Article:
Elizabeth A Reeves was shocked to find out that she was the first nominee for America's Next Author. She's been writing for most of her life, and now has to find time to write while raising four kids. She wrote a great story for ANA that people loved and she did an awesome job of promoting it online to get the first nomination.
How does it feel to be the first Nominee for America's Next Author?
Honestly, I am still completely in shock. When I saw my name there on the webpage I sat down and bawled my eyes out. Things like this just don't happen to me. I am extremely excited, but I also feel responsible for doing well for all the people who read and voted -- and even for the writers that might have been in my place on any other given day. I want to do my best and not let anybody down. This is a huge blessing and honor.
How long have you been writing?
I started reading really young and started writing stories right away. I have childhood journals and sketchpads full of stories, mostly horrendously tragic. Ophelia was lucky compared to my characters. I recently decided that I had to go ahead and let people read what I was writing -- I would write anyway, but why not share?
How do you find time to write with four kids?
It's a huge challenge. Even right now I am typing this left-handed with my baby asleep across my chest. These days, most of my writing is done one-handed. I am blessed that my sons accept that this is my chosen vocation. In return, making a better future for them fuels my desire to improve my writing and 'make it'.
Did you have an existing fan base that was ready to vote for you?
Yes and no. I have a tiny but intensely loyal fan base of a few readers. I also have a more personal fan base of a family that really rallied forth for me, particularly my sister-in-law, Amanda. It was nothing short of miraculous.
Have you been able to learn anything from less-than-favorable reviews?
Certainly! Those that offered constructive criticism were particularly important to me. I really rely on reviews to help me improve as a writer. I requested that people vote honestly, not just to flatter me -- I can't grow without those critiques.
Who are some of your favorite contemporary authors?
Debora Geary. Connie Willis, Neil Stephenson, Jacqueline Carey, JR Rain, Rose Pressey, Dick Francis, Robin McKinley ... Can I choose a thousand? Before I had the boys I read over 800 pages on average a day. I wore out two Kindles in the last year alone.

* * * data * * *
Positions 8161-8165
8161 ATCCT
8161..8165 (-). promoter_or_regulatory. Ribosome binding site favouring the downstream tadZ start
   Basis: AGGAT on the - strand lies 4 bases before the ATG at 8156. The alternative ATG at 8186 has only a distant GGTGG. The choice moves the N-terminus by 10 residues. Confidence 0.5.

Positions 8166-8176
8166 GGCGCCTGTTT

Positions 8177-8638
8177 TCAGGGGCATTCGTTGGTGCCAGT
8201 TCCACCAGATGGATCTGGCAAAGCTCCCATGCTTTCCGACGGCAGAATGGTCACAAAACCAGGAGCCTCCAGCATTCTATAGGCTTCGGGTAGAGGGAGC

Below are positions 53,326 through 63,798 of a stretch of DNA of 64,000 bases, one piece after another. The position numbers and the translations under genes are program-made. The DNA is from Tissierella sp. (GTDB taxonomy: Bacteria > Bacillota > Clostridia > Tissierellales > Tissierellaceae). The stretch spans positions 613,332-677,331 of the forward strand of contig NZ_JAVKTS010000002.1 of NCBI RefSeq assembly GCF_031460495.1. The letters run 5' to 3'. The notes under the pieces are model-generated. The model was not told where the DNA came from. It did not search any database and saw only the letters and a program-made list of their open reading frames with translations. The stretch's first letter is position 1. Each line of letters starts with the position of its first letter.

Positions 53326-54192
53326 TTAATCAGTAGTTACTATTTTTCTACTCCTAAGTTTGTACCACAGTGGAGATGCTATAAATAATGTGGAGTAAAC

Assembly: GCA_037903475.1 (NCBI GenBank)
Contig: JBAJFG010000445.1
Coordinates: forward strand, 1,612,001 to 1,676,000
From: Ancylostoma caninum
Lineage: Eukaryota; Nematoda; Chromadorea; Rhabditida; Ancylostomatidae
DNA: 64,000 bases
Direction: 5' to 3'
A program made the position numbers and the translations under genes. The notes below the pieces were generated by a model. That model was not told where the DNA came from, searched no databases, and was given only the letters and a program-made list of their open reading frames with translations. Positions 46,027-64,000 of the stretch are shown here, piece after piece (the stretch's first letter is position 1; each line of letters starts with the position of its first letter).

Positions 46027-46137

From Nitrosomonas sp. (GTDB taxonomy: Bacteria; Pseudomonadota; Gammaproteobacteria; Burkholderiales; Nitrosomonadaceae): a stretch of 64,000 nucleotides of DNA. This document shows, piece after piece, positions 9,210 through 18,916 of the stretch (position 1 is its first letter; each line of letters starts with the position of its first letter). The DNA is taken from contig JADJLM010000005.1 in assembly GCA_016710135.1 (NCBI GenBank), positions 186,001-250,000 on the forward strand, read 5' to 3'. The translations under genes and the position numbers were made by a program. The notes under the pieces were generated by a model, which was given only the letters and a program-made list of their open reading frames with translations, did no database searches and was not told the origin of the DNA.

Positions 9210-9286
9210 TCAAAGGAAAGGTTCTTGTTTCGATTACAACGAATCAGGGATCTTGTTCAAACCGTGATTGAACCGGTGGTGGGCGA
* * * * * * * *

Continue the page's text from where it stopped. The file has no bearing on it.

Are the rumors true that you bribed our jury? Just kidding. What is your secret -- how did you make it to the top 10 of the ranking?
Honestly? I don't know! I have to attribute it to my sister in law really pressing forward and wanting this for me. Everyone just jumped in and helped out in a way I could never have expected. I did try to share my page wherever I could -- blogging, Twitter, Facebook, Google+ ... I even posted a local notice on craigslist and some author groups I belong to. Why everyone rallied for me is a mystery, but I am grateful!
Some people posted reviews saying that your story is actually just the introduction to a novel. Is that true?
I'm glad you asked. No, it's not. I wrote it specifically for the contest and there isn't any 'rest' to read. I recognize that I didn't tie up all ends in the story -- but I don't make neat endings. In a Russian Fairy-tale there is no Happily Ever After -- the reader watches Cinderella grow up and die tragically. "We Mortal Few" was purely about prejudice and preconceptions. I wanted to suggest that no one truly is as they appear -- hence Lani's father, the familiar madman, and the foe who is a friend.
If you could be any character in fiction, who would you be?
Maura, in my book Adrift. I want to grow up to be her. She is whole and warm and simply happy. I want that for me and my family.
Do you know any of the other participants in America's Next Author?
I do, but not closely. I am being careful not to read or review any of the competing works. I am truly competing against myself -- a dressage test for me and my pen. I would hate to believe that my success would ever harm anyone else, that's not who I am. Outside of ANA I love to promote other writers as much as I can.
What is the best writing advice you've ever heard?
"Write something you would want to read and never sell out." That beauty is from my mom. I really try to live up to that standard.